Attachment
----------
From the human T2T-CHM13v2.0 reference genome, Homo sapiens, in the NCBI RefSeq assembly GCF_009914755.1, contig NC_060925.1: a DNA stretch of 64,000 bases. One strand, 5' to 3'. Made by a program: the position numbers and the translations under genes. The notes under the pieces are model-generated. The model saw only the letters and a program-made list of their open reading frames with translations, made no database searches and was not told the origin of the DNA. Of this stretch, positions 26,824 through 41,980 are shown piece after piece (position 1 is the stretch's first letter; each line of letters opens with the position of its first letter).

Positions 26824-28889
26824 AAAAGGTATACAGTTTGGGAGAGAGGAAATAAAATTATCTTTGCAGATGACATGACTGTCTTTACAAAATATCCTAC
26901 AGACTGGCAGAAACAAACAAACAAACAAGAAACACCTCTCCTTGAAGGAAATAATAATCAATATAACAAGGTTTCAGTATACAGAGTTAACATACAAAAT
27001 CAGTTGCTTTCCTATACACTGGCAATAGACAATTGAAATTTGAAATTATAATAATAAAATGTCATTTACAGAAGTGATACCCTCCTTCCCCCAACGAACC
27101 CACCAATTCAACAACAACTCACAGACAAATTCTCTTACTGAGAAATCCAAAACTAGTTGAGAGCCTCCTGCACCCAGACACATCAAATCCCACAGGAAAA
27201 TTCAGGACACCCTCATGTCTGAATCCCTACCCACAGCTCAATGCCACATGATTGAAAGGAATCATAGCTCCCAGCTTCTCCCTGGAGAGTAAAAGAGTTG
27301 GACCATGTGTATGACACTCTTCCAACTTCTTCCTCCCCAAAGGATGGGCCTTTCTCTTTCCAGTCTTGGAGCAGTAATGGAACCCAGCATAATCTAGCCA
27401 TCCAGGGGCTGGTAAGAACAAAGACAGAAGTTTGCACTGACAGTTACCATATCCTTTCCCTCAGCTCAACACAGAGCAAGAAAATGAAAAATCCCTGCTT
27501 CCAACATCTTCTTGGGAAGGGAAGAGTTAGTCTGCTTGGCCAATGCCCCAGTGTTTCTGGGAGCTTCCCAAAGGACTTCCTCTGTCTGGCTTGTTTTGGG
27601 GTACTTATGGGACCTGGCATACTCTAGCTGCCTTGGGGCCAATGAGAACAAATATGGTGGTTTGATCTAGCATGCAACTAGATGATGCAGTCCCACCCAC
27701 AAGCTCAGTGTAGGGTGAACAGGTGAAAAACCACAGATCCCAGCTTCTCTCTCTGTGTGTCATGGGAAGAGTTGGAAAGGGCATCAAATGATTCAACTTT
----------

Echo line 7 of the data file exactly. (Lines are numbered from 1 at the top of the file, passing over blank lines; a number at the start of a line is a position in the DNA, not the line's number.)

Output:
27201 TTCAGGACACCCTCATGTCTGAATCCCTACCCACAGCTCAATGCCACATGATTGAAAGGAATCATAGCTCCCAGCTTCTCCCTGGAGAGTAAAAGAGTTG